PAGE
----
~ Denise L.
- "Visit your dentist, to see if it is helping or harming your child's bite, etc."
~ Alice S.
- "I used to be a judgmental jerk about seeing toddlers with pacifiers in public. Now I have a 2.5 year old who will not keep his hands out of his mouth. Every playground, every mall, everywhere, his fingers are in his mouth. If I stick a pacifier in his mouth at the playground, he doesn't stick his germy, disgusting hands in his mouth and I can rest easy until I can slather him up with soap or hand sanitizer. So anyway, all that to say that it's your business -- as long as you ditch it before it causes any developmental problems in your child's mouth, then you just do what works for you."
~ Melissa H.
- "Right before my child turned 2, we went to Build-a-Bear and put his in his first teddy. It worked. He's 8 and still has it...you can feel the pacifier."
~ Wendy W.
- "If the baby needs them in the first year, let them. But then before 13 months, have them magically disappear. It will be some transition for a few days, but then it will be alright. If you wait longer than 18 months and they can go and find them themselves, it is a lot harder. The biggest thing is don't assume your baby needs them. And if they resist them at first, great!"
~ Nellie D.
- "6 months. But there is a point where kids try to get rid of them on their own. It's the parents most often that continue to plug them in."
~ Lindi B.
- "Not crazy about them. Always dropping on the floor and baby can't get them back in their mouth until they are older."
~ Katrina B.
- "I would let them go when they are getting their teeth. One girl I cared for chewed hers sideways and it was making her teeth curve incorrectly, so I wouldn't give it to her (only when she was going to sleep). She stopped asking for it so much because I distracted her."
~ Meliza R.
- "Age 3 for my son. We discussed it for a month and had a funeral for it. (I quickly dug it up just in case.) He is now 15 and can remember where it was buried. Pacifiers are supposed to be helpful in decreasing the risk of SIDS, so keeping it at least one year is helpful. My second son didn't want one."
~ Tatum H.
- "My son has special needs and doesn't have self-soothing skills. He is almost 3 and still has it on occasion."
~ Alyssa S.
- "6 months, my daughter broke herself of it. The bottle was a different story."
~ Barbi Y.
- "In the trash at 1 year old!"
~ Samantha M.
- "My son quit his at 11 months. I bought the orthodontic ones that don't bother teeth. He has never had an ear infection in his life. It helped break his teeth through when teething. He only used it to sleep, never during the day and it was the pediatrician who recommended that it nighttime pacifier be used to continue the sucking motion and reduces the risk of SIDS. It never confused him breastfeeding either. My son due in March will not be introduced one unless he desires to suck at night."
~ Tammy F.
- "Definitely not much past a year. They should be able to self soothe without a binky a little before a year. If you're going to keep it past a year, only at bedtime and nap time, or they will get way too attached and it will be even harder to get rid of it. What we did is we 'mailed the binkies to the babies' and that helped get rid of it. Also they are not good for teeth, even the 'dental' ones. Just my opinion as a caregiver for 7+ years."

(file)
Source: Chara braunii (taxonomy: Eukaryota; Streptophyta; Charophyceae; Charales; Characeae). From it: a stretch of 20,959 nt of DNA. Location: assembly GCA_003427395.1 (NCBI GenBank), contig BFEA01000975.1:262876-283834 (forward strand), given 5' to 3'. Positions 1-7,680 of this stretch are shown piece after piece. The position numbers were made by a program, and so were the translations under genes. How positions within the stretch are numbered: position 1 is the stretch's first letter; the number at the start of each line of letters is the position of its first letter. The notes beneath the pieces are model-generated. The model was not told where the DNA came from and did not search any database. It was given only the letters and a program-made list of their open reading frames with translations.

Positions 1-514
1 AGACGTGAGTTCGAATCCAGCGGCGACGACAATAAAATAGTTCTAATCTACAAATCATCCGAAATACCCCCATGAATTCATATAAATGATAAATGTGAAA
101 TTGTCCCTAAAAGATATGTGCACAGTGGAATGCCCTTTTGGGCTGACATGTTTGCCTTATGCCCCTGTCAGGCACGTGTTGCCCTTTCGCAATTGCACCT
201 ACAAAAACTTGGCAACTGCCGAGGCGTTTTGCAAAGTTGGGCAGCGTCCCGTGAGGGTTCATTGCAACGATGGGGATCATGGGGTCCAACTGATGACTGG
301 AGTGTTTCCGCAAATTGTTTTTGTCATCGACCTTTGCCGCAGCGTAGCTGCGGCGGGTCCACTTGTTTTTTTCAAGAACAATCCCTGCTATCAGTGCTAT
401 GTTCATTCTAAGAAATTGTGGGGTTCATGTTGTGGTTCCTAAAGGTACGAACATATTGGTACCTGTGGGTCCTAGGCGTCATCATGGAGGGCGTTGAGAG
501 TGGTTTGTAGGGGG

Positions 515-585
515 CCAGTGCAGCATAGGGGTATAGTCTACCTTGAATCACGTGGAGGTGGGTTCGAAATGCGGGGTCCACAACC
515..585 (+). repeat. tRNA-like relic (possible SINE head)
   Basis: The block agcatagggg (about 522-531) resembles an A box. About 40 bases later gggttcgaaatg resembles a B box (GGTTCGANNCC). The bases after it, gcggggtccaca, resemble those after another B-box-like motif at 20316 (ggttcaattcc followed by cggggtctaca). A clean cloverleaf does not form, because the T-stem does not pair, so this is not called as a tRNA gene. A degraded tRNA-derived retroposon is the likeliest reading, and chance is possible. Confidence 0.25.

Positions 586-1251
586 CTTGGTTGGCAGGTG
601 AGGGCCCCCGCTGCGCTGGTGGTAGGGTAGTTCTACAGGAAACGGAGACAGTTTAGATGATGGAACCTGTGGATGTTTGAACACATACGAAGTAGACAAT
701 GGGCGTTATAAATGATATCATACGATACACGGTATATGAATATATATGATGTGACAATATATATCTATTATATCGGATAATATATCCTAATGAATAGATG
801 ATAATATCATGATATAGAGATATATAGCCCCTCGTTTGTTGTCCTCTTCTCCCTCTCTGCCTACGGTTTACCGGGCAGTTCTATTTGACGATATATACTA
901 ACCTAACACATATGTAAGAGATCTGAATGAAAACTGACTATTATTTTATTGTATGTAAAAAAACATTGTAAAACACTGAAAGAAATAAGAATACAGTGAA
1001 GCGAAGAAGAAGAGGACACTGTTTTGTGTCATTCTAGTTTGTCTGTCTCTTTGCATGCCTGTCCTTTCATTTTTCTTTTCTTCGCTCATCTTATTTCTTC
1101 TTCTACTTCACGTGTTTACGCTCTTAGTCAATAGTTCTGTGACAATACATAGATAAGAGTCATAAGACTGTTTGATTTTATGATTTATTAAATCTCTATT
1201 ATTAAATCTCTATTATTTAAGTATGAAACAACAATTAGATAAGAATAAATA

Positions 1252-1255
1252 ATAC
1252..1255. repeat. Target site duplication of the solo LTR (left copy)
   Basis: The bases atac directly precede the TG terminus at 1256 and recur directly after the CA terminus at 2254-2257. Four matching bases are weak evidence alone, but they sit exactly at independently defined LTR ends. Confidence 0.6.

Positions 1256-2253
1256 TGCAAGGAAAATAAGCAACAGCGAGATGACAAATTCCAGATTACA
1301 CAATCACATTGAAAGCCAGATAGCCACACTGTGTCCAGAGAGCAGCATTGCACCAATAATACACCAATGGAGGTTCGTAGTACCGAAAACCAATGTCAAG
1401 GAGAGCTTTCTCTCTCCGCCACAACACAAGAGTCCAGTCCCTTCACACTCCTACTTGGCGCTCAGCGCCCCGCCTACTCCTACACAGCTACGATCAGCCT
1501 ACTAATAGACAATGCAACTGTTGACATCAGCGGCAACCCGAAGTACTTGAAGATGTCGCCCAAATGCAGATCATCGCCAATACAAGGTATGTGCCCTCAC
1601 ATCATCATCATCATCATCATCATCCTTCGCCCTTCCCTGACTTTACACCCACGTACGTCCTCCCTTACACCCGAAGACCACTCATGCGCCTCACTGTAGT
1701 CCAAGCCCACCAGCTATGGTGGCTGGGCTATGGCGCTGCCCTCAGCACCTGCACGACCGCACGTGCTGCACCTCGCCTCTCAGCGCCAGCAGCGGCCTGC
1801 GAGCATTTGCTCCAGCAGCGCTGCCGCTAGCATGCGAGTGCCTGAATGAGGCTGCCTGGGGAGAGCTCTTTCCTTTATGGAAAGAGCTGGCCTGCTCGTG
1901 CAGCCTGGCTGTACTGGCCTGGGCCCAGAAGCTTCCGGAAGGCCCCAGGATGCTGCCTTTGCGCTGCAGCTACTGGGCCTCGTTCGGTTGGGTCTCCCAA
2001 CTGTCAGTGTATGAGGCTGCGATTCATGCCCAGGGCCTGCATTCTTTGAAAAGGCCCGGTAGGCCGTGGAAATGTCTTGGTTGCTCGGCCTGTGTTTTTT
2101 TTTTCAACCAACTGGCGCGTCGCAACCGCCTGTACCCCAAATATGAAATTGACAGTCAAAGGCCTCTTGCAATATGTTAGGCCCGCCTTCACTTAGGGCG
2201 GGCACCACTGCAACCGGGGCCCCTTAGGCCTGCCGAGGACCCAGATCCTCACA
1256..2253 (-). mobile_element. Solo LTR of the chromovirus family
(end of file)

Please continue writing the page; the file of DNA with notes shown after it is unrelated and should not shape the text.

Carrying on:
~ Shannon R.
- "When they are ready to stop using them, they will let you know. I have five kids, and some used it and some didn't. Some doctors do recommend them for babies with digestive issues like reflux. It really does help."
~ Patty M.
- "18 months is when the paci went bye-bye. Cold turkey worked for my daughter."
~ Deana M.
- "My older daughter had a very hard time giving up her pacifier. Pediatric dentists say that a pacifier should be given up by the fourth birthday to prevent problems with the teeth. It will not cause a problem prior to that. They also aren't a substitute for good parenting. Pacifiers are very helpful for babies who are teething. Anyway, she gave it up the night before her fourth birthday, but she had only been using it at bedtime for two years prior. We did decide to get rid of our 15-month-old daughter's pacifiers at the same time, so her sister wouldn't take them. The younger one did fine letting them go."
~ Mary L.
- "I think after 2 it is weird, but I see no problem letting a baby soothe herself with a pacifier. Mine used it to help teeth break through, but we lost all her binkies for a week and now she is off them at 8 months."
~ Haley R.
- "I took my daughter's away at birth -- never used one."
~ Harmony F.
- "After safe sleeping is diminished, when the child is able to roll over and sleep on his or her belly, then get rid of the pacifier. Pacifiers save lives -- they believe there's a link between pacifiers and SIDS: the suck motion keeps the baby alert while sleeping."
~ Lisa B.
- "My twins were the only babies of our five who used a pacifier. By 3 months, they refused it, so that was the end of it."
~ Nancy R.